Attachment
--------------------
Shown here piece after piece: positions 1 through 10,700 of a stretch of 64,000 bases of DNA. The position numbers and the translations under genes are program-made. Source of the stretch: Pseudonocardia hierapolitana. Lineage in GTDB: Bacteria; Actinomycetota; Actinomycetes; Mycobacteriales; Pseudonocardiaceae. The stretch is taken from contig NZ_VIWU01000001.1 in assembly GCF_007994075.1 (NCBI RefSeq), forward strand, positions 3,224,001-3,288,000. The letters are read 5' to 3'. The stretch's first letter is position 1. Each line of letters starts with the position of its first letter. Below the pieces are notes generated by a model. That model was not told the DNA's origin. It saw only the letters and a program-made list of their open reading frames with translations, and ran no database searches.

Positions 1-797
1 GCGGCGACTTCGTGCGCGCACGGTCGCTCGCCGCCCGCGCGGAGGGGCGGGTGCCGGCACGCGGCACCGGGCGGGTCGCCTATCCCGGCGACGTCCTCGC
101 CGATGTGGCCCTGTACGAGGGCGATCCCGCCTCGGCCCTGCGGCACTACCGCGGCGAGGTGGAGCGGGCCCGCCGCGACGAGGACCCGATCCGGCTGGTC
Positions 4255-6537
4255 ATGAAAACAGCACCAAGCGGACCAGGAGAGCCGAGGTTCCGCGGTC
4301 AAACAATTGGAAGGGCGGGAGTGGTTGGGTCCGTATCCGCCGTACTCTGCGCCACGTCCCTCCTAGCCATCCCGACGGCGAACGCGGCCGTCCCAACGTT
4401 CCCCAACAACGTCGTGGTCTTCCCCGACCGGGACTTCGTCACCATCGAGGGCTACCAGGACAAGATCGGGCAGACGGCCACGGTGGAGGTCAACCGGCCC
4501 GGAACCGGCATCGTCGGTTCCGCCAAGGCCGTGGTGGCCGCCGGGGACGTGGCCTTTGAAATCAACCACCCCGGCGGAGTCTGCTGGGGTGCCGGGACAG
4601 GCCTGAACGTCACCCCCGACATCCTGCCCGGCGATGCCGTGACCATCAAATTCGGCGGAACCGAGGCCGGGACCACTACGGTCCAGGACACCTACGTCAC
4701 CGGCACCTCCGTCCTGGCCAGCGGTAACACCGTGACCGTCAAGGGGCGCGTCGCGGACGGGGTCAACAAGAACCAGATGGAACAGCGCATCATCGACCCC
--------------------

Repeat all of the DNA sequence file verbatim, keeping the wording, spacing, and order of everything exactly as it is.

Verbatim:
Shown here piece after piece: positions 1 through 10,700 of a stretch of 64,000 bases of DNA. The position numbers and the translations under genes are program-made. Source of the stretch: Pseudonocardia hierapolitana. Lineage in GTDB: Bacteria; Actinomycetota; Actinomycetes; Mycobacteriales; Pseudonocardiaceae. The stretch is taken from contig NZ_VIWU01000001.1 in assembly GCF_007994075.1 (NCBI RefSeq), forward strand, positions 3,224,001-3,288,000. The letters are read 5' to 3'. The stretch's first letter is position 1. Each line of letters starts with the position of its first letter. Below the pieces are notes generated by a model. That model was not told the DNA's origin. It saw only the letters and a program-made list of their open reading frames with translations, and ran no database searches.

Positions 1-797
1 GCGGCGACTTCGTGCGCGCACGGTCGCTCGCCGCCCGCGCGGAGGGGCGGGTGCCGGCACGCGGCACCGGGCGGGTCGCCTATCCCGGCGACGTCCTCGC
101 CGATGTGGCCCTGTACGAGGGCGATCCCGCCTCGGCCCTGCGGCACTACCGCGGCGAGGTGGAGCGGGCCCGCCGCGACGAGGACCCGATCCGGCTGGTC
Positions 4255-6537
4255 ATGAAAACAGCACCAAGCGGACCAGGAGAGCCGAGGTTCCGCGGTC
4301 AAACAATTGGAAGGGCGGGAGTGGTTGGGTCCGTATCCGCCGTACTCTGCGCCACGTCCCTCCTAGCCATCCCGACGGCGAACGCGGCCGTCCCAACGTT
4401 CCCCAACAACGTCGTGGTCTTCCCCGACCGGGACTTCGTCACCATCGAGGGCTACCAGGACAAGATCGGGCAGACGGCCACGGTGGAGGTCAACCGGCCC
4501 GGAACCGGCATCGTCGGTTCCGCCAAGGCCGTGGTGGCCGCCGGGGACGTGGCCTTTGAAATCAACCACCCCGGCGGAGTCTGCTGGGGTGCCGGGACAG
4601 GCCTGAACGTCACCCCCGACATCCTGCCCGGCGATGCCGTGACCATCAAATTCGGCGGAACCGAGGCCGGGACCACTACGGTCCAGGACACCTACGTCAC
4701 CGGCACCTCCGTCCTGGCCAGCGGTAACACCGTGACCGTCAAGGGGCGCGTCGCGGACGGGGTCAACAAGAACCAGATGGAACAGCGCATCATCGACCCC